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Does Rand Paul understand his own conspiracy theories?
Rand Paul has strong beliefs. He's just too muddled to figure out what they might mean
 
David Frum
David Frum

With Rand Paul’s victory in the Kentucky Republican primary, an old conspiracy theory has suddenly gained a prime-time audience.
 
Campaigning in Montana for his father, Ron Paul, in 2008, Rand Paul explicated his belief in an elite plot to replace the U.S. dollar with a new currency: “the Amero.” (You can listen to Rand Paul discuss the plot here.)
 
Creation of the Amero is alleged to be just one step toward a sinister “North American Union.” Another step is a putative “NAFTA super-highway” -- 10 lanes of roaring road stretching through the middle of the United States to connect Canada and Mexico.
 
In his struggle against the Amero, Rand Paul complains, “the thing you just have to be aware of is that, if you talk about it like it's a conspiracy, they'll paint you as a nut.” Paul adds: “It's not a conspiracy; they're out in the open about it.”

My curiosity piqued, I started Googling. And what do you know? There are people out in the open talking about the Amero. One of them is an old, old friend of mine, Prof. Herbert Grubel of British Columbia’s Simon Fraser University. In fact, it was Prof. Grubel who coined the term in a book published in 1999. Alas, as Grubel has sadly confessed in many interviews, nobody in any North American government has ever shown any interest in his project.
 
And no wonder! A single North American currency offers no benefit to the United States while it would be positively dangerous to Canada and Mexico. In fact, Canada’s brief experience with a fixed link to the U.S. dollar was so disastrous that Canada dropped out of Bretton Woods in 1950, 21 years before other major countries abandoned the international monetary regime.
 
Ditto for Mexico. A fixed rate of exchange between the peso and the dollar helped precipitate the Mexican debt crisis of 1994 and the ensuing prolonged Mexican recession.
 
I realize there’s something absurd in trying to debunk conspiracy theories. People don’t reason their way into them, and they are not reasoned out of them. Consider the “NAFTA Superhighway.” Its main proponent, Jerome Corsi, helpfully publishes a map revealing the route of the highway, which crosses the U.S.-Canadian border at Duluth, Minn.
 
And what’s on the other side of that border? A pristine provincial park, almost 1,000 miles from the nearest Canadian industrial center. A worse terminus for a North American highway can hardly be imagined. If you actually were to build a NAFTA super-highway, you’d want it to cross at Detroit—to gain easy access to the industrial zone of southern Ontario. Oh wait: They already built one back in 1929. People seem to like it too. The Ambassador Bridge is the busiest border crossing in North America, supporting 150,000 jobs in Canada and the United States. The bridge is so heavily traversed that the two governments are now adding a second span and new access routes. Is that a bad thing?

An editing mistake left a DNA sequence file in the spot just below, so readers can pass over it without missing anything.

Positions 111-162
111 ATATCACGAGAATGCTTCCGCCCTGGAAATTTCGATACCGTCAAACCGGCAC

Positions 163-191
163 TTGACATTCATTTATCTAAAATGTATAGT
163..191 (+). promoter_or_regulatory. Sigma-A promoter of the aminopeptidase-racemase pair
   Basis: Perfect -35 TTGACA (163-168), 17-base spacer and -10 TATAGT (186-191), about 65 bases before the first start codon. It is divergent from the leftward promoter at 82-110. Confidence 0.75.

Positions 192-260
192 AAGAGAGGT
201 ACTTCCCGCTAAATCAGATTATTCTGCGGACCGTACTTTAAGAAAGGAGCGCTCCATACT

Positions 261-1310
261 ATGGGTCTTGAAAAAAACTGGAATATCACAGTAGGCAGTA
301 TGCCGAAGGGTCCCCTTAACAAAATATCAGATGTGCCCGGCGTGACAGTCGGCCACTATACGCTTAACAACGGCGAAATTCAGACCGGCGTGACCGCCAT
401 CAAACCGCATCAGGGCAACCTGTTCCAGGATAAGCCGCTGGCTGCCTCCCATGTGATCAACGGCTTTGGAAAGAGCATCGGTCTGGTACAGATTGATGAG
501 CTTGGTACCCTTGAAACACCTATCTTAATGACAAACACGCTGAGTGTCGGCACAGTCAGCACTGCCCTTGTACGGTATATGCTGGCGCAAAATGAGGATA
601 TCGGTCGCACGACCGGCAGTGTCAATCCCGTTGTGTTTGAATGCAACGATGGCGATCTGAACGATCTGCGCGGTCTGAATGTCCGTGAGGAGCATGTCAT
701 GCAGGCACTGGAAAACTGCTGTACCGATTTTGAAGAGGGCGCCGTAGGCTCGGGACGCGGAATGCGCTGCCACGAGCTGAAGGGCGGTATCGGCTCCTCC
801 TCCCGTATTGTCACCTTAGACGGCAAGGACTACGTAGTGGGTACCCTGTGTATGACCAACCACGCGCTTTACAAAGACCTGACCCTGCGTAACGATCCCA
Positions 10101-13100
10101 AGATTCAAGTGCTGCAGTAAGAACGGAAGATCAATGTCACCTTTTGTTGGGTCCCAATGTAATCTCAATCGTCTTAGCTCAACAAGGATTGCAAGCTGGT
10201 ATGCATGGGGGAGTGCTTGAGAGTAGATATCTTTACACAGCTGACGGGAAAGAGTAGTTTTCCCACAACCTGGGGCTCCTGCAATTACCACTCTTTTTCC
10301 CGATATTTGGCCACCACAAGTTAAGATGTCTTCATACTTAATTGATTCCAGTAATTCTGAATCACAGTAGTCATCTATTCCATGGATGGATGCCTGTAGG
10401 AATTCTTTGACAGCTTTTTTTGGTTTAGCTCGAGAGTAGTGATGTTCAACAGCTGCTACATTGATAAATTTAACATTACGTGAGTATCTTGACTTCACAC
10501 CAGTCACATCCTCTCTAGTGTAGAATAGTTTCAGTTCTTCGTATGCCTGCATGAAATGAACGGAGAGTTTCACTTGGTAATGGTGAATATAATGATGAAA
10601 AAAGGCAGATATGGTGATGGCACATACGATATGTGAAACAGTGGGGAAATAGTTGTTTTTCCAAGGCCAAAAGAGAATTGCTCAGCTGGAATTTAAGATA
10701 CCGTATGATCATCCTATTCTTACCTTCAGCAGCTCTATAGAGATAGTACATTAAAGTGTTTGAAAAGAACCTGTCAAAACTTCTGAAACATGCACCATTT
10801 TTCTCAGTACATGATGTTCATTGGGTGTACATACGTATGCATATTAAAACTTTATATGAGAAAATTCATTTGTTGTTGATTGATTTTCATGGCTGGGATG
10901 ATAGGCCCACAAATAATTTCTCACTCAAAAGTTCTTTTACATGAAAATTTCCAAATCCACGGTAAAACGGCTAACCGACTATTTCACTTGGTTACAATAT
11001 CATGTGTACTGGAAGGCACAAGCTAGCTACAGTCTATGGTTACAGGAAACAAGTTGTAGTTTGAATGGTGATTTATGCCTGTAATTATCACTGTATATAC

But here’s what is most crazy about Rand Paul’s particular conspiracy theory. There is indeed one prominent American politician who does advocate abolishing the dollar as we know it—ending American financial sovereignty—and entrusting all monetary policy to foreign decision-makers. That politician, of course, is Rand’s father, Ron Paul.
 
Ron Paul’s big idea is to end the Federal Reserve’s discretionary authority over the U.S. money supply, just as Greece, by joining the European Union, ended the discretionary authority of the central bank of Greece. Paul calls his idea a gold standard, but its economic effect would be exactly the same as that of the euro upon Greece: The local central bank would lose the power to create money, which would be created elsewhere—by the European Central Bank in the case of Greece, by the gold miners of Russia, South Africa, Australia, and Canada in the case of Ron Paul’s United States.
 
The benefit of such a system is that it prevents the local monetary authorities from deliberately fomenting inflation. The detriment is that it prevents the local monetary authorities from mitigating recessions and depressions. That’s why the U.S. abandoned gold in 1933–34, and why Greece is desperately looking for aid from its European partners today. Most people in most places have decided that the detriments of externally fixed currencies exceed the benefits.
 
My friend Herb Grubel took the opposite point of view. Grubel at least understands what he is arguing for and what he is arguing against. For the Pauls, father and son, to attack the mythical Amero as an attack on U.S. sovereignty, however, and to champion gold as a buttress of sovereignty, is a basic failure of economic comprehension. Indeed, their failure illustrates the old jibe: “The problem is not that you lack principles – it’s that you don’t understand the principles you have.”

 

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